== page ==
Ogopogo

Ogopogo is the name given to a lake monster reported to live in Lake Okanagan, British Columbia, Canada.


The Ogopogo, known under the Salish name of N'ha·a·itk, or Naitaka, has existed in local myth for an unknown period of time and pre-dates western settlement of the area, as do native references to the "Great-beast-in-the-lake" and the "Snake-in-the-lake" and Petroglyphs, or pictographs found near the headwaters of Powers Creek, showing a serpent-like beast, which may represent the earliest evidence of legend's existence.

Tribes in Okanagan were always wary of traveling across the lake and often carried animals that could be sacrificed in the event that the creature was sighted, and it was documented in the history of Okanagan Mission that none of the local populace were willing to fish near Squally Point, where they believed the entrance to Ogopogo's cave was located.


The first documented sightings of the Ogopogo by European settlers date back as far as 1860 and occur as the area was being colonized, though the first clear sighting, witnessed by a large group of people, occurred in 1926 at an Okanagan Mission Beach. There were about thirty cars of people who all claimed to have witnessed the same event. It was also in this year that Bobby Carter, then editor of the Vancouver Sun, wrote, "Too many reputable people have seen [the monster] to ignore the seriousness of actual facts."The first film of the alleged creature is The Folden Film, filmed in 1968 by Art Folden, which shows a dark object propelling itself through shallow water near the shore . The film was shot from on a hill above the shore. The film was once enhanced, and showed a solid "reptilian" 3D object.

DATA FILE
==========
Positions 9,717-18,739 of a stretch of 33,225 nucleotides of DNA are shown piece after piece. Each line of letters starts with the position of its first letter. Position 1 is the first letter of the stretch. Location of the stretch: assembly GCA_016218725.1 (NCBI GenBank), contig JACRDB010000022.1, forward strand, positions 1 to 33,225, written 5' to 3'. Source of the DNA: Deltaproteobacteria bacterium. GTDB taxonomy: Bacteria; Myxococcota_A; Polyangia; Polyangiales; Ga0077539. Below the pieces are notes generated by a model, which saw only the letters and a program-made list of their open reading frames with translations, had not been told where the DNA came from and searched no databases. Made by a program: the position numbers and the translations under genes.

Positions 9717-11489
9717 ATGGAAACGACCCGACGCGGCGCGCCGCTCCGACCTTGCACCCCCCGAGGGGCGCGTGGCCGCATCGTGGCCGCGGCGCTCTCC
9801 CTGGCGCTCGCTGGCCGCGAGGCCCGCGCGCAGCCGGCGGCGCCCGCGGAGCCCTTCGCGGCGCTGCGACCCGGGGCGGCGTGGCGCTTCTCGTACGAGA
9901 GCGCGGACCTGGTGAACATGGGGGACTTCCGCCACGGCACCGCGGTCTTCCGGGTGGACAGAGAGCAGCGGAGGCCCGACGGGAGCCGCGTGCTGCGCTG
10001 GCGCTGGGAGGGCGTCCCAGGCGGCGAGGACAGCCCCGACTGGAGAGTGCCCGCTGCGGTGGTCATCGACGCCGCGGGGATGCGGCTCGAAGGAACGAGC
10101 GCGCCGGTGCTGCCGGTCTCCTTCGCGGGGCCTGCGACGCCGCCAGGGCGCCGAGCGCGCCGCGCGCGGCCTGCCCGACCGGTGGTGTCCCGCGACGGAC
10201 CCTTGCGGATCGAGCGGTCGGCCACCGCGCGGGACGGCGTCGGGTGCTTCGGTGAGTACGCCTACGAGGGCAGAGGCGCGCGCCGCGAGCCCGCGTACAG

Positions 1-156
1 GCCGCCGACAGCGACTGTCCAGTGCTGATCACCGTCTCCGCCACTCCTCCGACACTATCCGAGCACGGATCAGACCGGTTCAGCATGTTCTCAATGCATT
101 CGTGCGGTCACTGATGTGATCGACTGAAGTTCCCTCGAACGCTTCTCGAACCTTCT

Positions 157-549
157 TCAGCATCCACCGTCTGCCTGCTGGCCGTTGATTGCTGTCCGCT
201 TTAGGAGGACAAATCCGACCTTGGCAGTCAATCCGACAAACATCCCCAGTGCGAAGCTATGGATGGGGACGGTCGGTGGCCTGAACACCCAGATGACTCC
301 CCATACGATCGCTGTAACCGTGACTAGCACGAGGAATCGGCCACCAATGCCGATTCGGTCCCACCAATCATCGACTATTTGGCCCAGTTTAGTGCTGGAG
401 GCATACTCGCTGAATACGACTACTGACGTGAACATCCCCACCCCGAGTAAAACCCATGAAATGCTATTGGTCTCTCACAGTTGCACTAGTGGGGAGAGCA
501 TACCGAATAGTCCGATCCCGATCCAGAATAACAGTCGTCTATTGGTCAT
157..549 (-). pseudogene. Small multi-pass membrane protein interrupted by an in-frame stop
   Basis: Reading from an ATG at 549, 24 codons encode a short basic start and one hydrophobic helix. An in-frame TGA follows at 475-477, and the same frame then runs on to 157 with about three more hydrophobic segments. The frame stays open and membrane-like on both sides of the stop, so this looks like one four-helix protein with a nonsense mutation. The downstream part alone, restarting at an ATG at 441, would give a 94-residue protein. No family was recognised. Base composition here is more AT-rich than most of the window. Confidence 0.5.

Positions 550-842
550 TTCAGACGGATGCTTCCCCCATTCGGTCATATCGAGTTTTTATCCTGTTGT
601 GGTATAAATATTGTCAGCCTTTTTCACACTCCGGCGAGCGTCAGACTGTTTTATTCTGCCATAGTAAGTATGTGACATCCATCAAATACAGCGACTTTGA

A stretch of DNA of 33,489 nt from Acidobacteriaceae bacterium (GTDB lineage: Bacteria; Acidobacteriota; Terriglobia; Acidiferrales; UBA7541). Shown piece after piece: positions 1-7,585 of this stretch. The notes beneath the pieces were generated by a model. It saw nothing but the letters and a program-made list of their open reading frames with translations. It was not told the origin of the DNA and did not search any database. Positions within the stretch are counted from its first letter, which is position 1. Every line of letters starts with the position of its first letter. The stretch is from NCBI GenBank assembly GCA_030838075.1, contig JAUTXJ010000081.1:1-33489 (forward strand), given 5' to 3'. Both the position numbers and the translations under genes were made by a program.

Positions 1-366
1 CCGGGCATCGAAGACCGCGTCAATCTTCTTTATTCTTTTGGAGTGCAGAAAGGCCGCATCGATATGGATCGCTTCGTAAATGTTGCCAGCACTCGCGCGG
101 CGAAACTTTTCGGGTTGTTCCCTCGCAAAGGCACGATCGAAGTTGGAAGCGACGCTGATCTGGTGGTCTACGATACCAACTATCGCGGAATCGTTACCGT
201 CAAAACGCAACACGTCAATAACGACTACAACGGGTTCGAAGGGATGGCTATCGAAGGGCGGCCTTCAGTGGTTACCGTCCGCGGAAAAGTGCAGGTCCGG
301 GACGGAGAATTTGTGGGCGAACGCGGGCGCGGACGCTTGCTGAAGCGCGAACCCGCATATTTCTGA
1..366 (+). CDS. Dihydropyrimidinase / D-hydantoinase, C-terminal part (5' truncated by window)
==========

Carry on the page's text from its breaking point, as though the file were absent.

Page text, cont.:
Ogopogo was filmed again in 1989 by Ken Chaplin. Ken was with his father Clem Chaplin, talking about where he saw the Ogopogo, when suddenly both of them saw a snake-like animal swimming the lake. The animal was seen turning and even flicked its tail to create a splash. Some believe that the animal the Chaplins saw was simply a beaver, because the tail splashing is a well-known characteristic of beavers. However, Ken claims he saw the animal slap its tail while its head was clearly visible above the water, while a beaver's head would be either be level to the water or already diving prior to a tail slap. Also, Ken alleges the animal he saw was 15 feet long, far larger than a typical beaver (beavers are approximately 4 feet long). A few weeks later, Ken came back with his father and his daughter and filmed it again


British zoologist Dr. Karl Shuker has categorized it as a 'many hump' variety of lake monster, and suggested it may be a kind of primitive serpentine whale such as Basilosaurus. Other sightings have also indicated that the Lake Okanagan beast is a 'many hump' rather than the 'long neck' type.However, because the physical evidence for the beast is limited to unclear photographs and film, it has also been suggested that the sightings were really of otters and logs . Another theory is that the Ogopogo is a lake sturgeon. There is a spot however with a clear view to the island where they say the entrance to his cave is, but it was recently demolished and made way for a new housing development


In 1990, a Canadian postage stamp depicting an artist's conception of the Ogopogo was issued. Ogopogo was an enemy in Square's Super Nintendo game Final Fantasy IV.
Ogopogo was both codename and mascot for 1996's Microsoft Publisher 97, with Ogopogo graphics featured prominently in the beta setup.